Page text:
Plastic Injection Molding Process
Injection molding is one of the main methods by which parts are manufactured from plastic. The first step in the injection molding process is to feed plastic pellets into the hopper, which then feeds the pellets into the barrel. The barrel is heated and contains a reciprocating screw or a ram injector. A reciprocating screw is typically found in machines that produce smaller parts. The reciprocating screw crushes the pellets, making it easier for the plastic to be liquefied. Toward the front of the barrel, the reciprocating screw propels the liquefied plastic forward, thereby injecting the plastic through a nozzle and into the empty mold. Unlike the barrel, the mold is kept cool to harden the plastic into the correct shape. The mold plates are held closed by a large plate (referred to as a movable platen). The movable platen is attached to a hydraulic piston, which puts pressure on the mold. Clamping the mold shut prevents plastic from leaking out, which would create deformities in the finished pieces.
Plastic Extrusion Molding Process
Extrusion molding is another method of manufacturing plastic components. Extrusion molding is very similar to injection molding and is used to make pipes, tubes, straws, hoses and other hollow pieces. Plastic resin is fed into a barrel where it is liquefied. A rotating screw propels the liquefied plastic into a mold, which contains a tube-shaped orifice. The size and shape of the tube determines the size and shape of the plastic piece. The liquefied plastic then cools and is fed through an extruder, which flattens the plastic and forms the piece into its final shape.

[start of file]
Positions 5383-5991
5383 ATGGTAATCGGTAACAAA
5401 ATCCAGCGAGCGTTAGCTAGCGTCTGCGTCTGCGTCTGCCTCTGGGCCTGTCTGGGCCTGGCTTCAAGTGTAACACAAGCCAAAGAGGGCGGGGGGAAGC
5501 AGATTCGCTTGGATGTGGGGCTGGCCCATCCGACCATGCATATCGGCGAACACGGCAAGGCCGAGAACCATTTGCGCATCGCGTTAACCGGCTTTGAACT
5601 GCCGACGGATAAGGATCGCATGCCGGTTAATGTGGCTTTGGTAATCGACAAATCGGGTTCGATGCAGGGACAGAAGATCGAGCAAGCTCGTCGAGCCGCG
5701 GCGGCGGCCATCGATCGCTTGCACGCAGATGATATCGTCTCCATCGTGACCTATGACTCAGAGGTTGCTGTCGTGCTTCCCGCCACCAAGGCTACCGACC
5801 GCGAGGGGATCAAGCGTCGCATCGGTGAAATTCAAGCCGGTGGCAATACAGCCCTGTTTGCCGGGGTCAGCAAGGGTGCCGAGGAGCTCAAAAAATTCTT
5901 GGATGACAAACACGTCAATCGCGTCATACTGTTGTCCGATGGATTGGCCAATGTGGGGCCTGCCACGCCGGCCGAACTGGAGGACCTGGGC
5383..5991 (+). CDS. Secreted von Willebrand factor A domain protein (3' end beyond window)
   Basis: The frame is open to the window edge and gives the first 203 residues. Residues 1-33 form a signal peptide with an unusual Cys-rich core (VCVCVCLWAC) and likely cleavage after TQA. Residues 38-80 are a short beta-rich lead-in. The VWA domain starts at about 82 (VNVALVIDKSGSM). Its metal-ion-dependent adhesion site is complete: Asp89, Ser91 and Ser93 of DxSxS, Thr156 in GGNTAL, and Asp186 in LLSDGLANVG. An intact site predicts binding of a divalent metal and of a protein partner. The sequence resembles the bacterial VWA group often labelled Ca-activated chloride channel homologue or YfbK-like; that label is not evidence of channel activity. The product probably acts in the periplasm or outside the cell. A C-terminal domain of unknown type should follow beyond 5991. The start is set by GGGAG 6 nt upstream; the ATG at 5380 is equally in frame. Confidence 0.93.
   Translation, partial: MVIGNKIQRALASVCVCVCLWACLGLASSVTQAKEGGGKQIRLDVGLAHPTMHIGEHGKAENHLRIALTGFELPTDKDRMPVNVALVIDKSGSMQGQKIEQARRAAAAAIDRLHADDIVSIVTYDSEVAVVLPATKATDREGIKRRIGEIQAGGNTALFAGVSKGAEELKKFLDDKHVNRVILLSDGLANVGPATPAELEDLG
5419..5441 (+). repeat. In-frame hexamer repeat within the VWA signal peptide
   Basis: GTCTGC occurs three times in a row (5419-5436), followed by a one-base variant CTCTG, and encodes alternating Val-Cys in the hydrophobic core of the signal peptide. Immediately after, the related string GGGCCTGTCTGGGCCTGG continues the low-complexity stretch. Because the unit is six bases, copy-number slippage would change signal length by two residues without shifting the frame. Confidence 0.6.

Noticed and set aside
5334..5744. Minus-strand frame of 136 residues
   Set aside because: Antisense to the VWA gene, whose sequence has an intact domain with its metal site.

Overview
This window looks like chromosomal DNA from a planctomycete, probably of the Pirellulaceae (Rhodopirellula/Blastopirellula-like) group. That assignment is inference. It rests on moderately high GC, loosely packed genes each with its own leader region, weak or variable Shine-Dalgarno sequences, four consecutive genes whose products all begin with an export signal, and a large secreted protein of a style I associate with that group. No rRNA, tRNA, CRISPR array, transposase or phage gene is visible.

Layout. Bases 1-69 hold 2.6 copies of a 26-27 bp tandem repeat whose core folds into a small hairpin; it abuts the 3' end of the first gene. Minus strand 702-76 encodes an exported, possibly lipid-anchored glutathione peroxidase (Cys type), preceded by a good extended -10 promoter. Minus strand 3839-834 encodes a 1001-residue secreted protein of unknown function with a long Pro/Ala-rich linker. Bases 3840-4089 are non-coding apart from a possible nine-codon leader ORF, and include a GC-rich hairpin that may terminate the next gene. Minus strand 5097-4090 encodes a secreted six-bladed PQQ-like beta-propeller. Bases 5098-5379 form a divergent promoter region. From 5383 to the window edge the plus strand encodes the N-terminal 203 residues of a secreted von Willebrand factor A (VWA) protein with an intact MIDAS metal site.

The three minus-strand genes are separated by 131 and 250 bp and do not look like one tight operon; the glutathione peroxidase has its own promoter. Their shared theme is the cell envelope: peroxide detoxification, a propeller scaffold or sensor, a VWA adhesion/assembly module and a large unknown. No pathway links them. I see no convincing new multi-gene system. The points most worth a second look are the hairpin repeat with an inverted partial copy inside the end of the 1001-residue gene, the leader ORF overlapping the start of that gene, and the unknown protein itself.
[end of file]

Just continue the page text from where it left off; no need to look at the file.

Issues That Arise in the Plastic Manufacturing Process
A number of complications can arise during the plastic manufacturing process, including burned parts, deformities, surface imperfections and brittle parts. Parts become burned when the molds are not kept cool or if the melting temperature in the barrel is too high. Additionally, if the reciprocating screw becomes jammed or is not rotating fast enough, liquefied resin will remain in the barrel too long and become scorched. Surface imperfections and deformities occur when the surface temperature of the mold is uneven, if the molds are not clamped tightly enough or if the melting temperature is too high. Brittle pieces are formed when not enough liquefied resin is injected into the mold or if the plastic hardens before the mold can be filled. Regular testing and calibration of injection and extrusion molding machines is critical to ensure that the process runs smoothly.
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